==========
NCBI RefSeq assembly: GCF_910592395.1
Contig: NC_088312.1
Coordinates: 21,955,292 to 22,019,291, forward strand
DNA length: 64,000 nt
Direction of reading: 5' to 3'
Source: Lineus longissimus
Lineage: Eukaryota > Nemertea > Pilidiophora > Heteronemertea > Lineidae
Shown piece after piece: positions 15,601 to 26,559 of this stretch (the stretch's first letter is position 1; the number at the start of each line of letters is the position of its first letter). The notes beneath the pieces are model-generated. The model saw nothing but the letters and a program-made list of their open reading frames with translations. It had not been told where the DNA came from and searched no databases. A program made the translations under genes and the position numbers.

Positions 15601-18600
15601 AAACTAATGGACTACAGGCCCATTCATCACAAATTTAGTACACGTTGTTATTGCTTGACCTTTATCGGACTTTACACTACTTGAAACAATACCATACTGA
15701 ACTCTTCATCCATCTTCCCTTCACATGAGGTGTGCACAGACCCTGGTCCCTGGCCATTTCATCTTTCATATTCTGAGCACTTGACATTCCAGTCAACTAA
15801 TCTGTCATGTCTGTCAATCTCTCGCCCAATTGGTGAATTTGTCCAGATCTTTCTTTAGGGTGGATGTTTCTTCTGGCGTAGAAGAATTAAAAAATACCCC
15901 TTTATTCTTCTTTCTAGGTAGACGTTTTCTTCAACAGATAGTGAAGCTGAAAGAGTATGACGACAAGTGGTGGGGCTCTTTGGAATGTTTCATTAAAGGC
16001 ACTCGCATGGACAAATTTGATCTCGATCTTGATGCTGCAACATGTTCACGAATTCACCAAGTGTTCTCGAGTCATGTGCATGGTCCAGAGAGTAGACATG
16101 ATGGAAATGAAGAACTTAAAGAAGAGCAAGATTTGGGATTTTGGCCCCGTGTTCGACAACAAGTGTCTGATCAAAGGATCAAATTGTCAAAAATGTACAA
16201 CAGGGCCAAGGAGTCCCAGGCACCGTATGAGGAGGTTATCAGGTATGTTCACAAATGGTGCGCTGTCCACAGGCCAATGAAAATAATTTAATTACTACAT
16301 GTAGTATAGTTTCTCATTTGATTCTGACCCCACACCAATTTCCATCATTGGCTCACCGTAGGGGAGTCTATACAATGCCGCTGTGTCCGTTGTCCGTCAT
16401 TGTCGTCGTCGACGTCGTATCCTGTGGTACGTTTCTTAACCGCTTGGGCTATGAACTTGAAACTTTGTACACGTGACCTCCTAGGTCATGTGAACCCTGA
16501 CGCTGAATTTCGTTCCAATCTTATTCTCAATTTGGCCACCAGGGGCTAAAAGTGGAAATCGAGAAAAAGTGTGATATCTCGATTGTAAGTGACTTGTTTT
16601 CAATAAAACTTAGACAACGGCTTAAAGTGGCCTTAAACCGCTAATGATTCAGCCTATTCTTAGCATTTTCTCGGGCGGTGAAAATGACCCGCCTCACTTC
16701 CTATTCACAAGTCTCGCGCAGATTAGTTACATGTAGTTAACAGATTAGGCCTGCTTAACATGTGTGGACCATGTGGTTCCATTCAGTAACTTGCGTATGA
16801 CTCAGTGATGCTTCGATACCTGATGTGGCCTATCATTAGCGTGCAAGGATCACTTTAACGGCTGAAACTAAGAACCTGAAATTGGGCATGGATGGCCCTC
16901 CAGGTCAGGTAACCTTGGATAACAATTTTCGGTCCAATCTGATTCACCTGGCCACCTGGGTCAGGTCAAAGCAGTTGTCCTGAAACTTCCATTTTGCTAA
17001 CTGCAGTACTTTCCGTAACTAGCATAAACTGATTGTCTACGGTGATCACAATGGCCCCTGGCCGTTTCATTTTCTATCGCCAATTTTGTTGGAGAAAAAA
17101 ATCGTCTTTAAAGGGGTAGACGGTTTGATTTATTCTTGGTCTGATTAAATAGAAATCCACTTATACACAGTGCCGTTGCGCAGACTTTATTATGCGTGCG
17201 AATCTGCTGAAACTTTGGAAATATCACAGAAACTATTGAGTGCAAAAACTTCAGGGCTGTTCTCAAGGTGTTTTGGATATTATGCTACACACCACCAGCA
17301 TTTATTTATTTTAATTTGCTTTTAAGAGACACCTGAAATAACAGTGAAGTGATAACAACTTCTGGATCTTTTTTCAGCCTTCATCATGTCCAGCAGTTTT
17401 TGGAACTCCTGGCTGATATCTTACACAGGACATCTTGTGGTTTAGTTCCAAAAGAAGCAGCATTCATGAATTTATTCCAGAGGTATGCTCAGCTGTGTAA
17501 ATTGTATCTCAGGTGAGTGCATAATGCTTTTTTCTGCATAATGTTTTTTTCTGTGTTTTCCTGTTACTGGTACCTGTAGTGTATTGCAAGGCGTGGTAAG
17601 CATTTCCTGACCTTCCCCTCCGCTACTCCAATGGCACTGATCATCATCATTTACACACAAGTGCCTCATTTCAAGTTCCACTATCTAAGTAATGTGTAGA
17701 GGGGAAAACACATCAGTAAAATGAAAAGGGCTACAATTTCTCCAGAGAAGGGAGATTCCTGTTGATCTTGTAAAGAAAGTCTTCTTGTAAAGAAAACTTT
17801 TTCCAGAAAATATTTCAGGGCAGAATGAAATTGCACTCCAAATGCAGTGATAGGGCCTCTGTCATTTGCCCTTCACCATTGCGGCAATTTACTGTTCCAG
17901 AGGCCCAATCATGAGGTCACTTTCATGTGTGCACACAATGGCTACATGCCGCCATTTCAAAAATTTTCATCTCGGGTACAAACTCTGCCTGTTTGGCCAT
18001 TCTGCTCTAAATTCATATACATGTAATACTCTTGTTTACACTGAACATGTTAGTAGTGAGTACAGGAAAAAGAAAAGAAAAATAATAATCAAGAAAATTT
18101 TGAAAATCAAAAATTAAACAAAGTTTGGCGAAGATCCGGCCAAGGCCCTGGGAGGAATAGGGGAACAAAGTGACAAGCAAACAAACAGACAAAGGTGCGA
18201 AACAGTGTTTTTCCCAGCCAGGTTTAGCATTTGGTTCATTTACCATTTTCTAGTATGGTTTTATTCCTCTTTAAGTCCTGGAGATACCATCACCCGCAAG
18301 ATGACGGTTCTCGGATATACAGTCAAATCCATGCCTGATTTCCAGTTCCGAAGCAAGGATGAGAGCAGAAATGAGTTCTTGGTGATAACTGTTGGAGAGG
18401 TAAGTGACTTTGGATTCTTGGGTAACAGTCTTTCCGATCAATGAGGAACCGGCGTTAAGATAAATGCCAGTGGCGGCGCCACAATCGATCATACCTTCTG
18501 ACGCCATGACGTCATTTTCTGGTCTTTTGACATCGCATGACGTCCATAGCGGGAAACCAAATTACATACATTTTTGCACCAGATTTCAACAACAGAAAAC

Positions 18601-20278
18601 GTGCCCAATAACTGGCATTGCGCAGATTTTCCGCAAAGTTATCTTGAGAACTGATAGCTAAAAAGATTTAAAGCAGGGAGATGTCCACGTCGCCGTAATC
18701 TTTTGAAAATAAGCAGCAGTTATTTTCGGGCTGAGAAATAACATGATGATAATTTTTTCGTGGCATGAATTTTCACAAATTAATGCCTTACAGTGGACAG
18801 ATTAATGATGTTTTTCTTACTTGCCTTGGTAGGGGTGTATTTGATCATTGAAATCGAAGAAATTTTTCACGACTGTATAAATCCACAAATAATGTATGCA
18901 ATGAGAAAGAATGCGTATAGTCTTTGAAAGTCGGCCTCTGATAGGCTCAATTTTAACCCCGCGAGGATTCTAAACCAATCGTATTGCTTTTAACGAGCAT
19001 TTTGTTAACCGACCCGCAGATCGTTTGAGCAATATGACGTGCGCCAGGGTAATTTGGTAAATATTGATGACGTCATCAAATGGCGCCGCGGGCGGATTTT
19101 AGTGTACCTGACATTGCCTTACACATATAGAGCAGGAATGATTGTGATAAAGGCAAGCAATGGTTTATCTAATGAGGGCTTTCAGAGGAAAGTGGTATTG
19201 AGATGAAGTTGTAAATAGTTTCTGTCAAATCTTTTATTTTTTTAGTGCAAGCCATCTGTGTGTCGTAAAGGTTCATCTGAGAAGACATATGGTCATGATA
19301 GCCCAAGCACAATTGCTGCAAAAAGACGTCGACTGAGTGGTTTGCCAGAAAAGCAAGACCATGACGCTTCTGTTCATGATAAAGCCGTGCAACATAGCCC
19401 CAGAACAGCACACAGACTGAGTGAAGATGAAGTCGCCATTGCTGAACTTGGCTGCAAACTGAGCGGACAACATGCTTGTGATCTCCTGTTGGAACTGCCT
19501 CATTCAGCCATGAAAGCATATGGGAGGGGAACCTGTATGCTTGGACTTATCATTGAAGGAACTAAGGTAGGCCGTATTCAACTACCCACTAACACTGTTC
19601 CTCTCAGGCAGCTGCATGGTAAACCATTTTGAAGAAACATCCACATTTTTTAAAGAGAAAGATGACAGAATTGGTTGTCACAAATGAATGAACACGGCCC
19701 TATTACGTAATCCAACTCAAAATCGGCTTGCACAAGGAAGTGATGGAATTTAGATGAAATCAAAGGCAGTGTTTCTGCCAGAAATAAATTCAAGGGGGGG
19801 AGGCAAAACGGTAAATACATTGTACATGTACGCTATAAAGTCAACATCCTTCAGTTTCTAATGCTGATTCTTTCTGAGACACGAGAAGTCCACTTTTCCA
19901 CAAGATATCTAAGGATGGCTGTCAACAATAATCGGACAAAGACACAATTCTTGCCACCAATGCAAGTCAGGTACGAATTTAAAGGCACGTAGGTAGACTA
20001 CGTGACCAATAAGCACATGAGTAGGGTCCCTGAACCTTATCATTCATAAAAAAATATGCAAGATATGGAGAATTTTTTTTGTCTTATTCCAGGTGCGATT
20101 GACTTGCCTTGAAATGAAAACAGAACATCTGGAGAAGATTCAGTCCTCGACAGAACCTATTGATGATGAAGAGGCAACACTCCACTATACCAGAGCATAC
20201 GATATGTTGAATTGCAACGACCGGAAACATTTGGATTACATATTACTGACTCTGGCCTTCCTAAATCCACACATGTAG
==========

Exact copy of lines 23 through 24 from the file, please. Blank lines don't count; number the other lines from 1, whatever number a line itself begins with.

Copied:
16901 CAGGTCAGGTAACCTTGGATAACAATTTTCGGTCCAATCTGATTCACCTGGCCACCTGGGTCAGGTCAAAGCAGTTGTCCTGAAACTTCCATTTTGCTAA
17001 CTGCAGTACTTTCCGTAACTAGCATAAACTGATTGTCTACGGTGATCACAATGGCCCCTGGCCGTTTCATTTTCTATCGCCAATTTTGTTGGAGAAAAAA